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Blood and Mistletoe – Chapter 1

Good-Hutton-Pic

Blood and Mistletoe – Chapter 1

Good-Hutton-Pic

One of the most respected authors in neo-pagan traditions and practices is Professor Ronald Hutton. An academic with a sense of the poetic and a great way with sharing what he has learned.

As part of my own development I am working bit by bit through his book Blood and Mistletoe (The History of the Druids in Britain). Whilst I am prepared to be reminded of the recreationist, revisionist, reconstructionist nature of Druidry or Druidism I am expected to have some sacred tress rocked and some ideas challenged.

So this Chapter by Chapter blog will be my immediate reflections from reading the book and perhaps encourage some debate with fellow bloggers and Facebookers. I will NOT be going into all of the details in the book, I would hope that if intrigued you will read it yourself.

Introduction and Chapter 1

Huttons perspective and standpoint on what we ‘really know’ about Druidry has been mentioned else where on this website and in the introduction we are guided through some of the challenges faced in any attempt to talk ‘with authority’ about how the Druids were. I am reminded of the wonderful parody song Stonehenge by Spinal Tap  …

In ancient times…
Hundreds of years before the dawn of history
Lived a strange race of people… the Druids

No one knows who they were or what they were doing
But their legacy remains
Hewn into the living rock… Of Stonehenge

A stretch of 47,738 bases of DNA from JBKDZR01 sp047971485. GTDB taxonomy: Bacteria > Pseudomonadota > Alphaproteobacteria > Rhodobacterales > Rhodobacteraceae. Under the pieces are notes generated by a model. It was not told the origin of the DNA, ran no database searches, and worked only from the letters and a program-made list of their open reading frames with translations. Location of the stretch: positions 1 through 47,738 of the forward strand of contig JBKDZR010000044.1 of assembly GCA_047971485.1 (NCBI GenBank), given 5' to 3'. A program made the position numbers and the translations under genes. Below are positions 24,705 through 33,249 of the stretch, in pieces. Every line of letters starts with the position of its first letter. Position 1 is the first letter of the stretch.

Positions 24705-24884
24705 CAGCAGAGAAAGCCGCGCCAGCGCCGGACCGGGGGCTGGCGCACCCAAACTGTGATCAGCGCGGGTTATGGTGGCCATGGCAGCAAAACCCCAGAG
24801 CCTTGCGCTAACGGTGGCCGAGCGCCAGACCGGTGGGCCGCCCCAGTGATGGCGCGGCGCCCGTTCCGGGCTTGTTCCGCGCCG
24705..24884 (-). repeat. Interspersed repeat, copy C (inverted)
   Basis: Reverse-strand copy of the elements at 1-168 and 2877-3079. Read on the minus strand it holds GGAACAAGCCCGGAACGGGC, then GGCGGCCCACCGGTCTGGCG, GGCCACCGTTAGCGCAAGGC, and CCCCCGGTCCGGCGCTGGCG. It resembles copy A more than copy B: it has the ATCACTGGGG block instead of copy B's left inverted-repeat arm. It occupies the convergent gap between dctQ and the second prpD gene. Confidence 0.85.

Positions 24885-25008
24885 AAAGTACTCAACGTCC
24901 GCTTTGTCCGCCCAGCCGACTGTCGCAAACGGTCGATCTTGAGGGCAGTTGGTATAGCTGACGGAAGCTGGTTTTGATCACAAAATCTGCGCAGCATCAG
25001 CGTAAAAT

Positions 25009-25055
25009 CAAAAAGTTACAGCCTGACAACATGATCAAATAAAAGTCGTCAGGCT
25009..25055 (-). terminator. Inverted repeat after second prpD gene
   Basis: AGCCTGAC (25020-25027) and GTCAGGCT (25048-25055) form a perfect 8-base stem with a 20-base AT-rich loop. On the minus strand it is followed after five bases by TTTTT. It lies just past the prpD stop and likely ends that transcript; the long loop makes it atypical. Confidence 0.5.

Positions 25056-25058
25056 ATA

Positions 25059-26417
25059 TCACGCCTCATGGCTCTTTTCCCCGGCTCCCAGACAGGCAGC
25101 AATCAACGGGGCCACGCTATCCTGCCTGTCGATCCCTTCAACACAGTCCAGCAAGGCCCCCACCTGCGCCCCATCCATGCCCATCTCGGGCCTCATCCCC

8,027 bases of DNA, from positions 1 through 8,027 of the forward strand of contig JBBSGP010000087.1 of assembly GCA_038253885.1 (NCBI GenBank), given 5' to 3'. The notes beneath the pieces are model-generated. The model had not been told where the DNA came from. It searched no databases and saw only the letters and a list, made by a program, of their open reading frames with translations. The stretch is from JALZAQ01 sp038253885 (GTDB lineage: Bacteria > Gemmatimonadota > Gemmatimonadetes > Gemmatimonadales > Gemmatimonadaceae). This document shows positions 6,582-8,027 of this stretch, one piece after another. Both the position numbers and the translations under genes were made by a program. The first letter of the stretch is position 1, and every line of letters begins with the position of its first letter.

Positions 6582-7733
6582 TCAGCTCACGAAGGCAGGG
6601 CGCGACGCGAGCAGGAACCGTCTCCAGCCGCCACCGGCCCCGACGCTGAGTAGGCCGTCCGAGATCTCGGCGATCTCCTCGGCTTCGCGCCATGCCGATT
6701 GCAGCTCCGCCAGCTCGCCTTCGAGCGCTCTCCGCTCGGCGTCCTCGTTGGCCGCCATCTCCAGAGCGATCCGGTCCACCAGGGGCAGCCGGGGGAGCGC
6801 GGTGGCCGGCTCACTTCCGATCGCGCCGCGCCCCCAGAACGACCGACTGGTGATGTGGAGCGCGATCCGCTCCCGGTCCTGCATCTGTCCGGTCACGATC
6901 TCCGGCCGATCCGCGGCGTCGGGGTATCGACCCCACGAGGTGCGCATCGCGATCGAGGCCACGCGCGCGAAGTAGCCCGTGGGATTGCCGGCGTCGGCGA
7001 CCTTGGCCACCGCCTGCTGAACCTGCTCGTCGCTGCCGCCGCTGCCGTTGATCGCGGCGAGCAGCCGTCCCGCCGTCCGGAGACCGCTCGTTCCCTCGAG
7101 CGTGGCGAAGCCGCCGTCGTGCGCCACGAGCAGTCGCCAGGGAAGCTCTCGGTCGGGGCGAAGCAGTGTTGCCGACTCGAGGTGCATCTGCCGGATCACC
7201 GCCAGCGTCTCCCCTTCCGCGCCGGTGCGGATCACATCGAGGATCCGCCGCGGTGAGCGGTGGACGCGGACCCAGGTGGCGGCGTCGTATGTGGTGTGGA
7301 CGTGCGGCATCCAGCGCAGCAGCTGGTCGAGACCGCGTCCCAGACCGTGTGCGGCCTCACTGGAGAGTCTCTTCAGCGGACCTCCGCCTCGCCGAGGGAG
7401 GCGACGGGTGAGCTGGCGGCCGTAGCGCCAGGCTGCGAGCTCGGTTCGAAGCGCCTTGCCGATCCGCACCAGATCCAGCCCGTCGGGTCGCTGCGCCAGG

Spinal Tap : This is Spinal Tap
 

The key phrase … “No one knows who they were or what they were doing”… and indeed this the case.

Hutton points out that all we know of the Druids is really drawn from a very few historical sources and even they are suspect.

200 BCE    Sotion of Alexandria (quoted in Diogenes and wrongly attributed to Aristotle) mentions the Druidas of Keltois and Galatis

50  BCE     The writings of Julius Caeser mention two groups of Gaulish people well respected in their tribes. The Equites (horsemen) and theDruides. This latter group are described as priests, judges and teachers. It was also noted that those wishing to ‘learn’ came to Briton to study.

36 BCE      Diodorus suggests that the Gaulish people have adopted some of Pythagoras’ teachings, namely the transmigration of the soul

20 CE        Strabo mentions bourdos (speakers of stories and satires); drouidos philosophers and theologians) and ‘vates (seers)

60 CE       Tacitus reports on the savagery of  the Celts and  Druids and in particular of the Battle of Menai (mentioned elsewhere in this blog).

70 CE       Pliny speaks of Druids their beliefs and practices

And apart from a few other spurious sources that’s it!

More importantly we can question the motivation of some writers as well as their authenticity. Some researchers question whether Tacitus was ever present at the events he reported on and my simply be quoting from another source whose works are lost (Agicola) and Pliny’s is questioned as a reliable source.

Clearly we have reports of a people who are on the one hand ‘philosophical’ and ‘wise’ and on the other ‘barbaric’ and ‘wild’. There seems to be now middle ground and of course this may well be due to the need for spin-doctoring of information by ruling or invading forces. The desire to set Rome up as the exemplar society must, in some cases, require other cultures to be less favourably viewed.

In the Course Books for the Celtic Shamanism Course being offered through The Cornwall School of Mystery and Magick we deal with the problems of authority and the desire to look at the past to find some idea of the roots of magical practice within the UK and the opening chapter of Blood and Mistletoe reminds us of the challenges. Of partcular resonance for me tho’ was the calling into question the nature of some of the ‘traditional’ works – the epics and stories – often quoted as forming the basis of reconstructionist  approaches.

More to follow …..

Alan /|\

Consider Purchasing Ronald Hutton’s Superb Works here …

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Published: April 23, 2014

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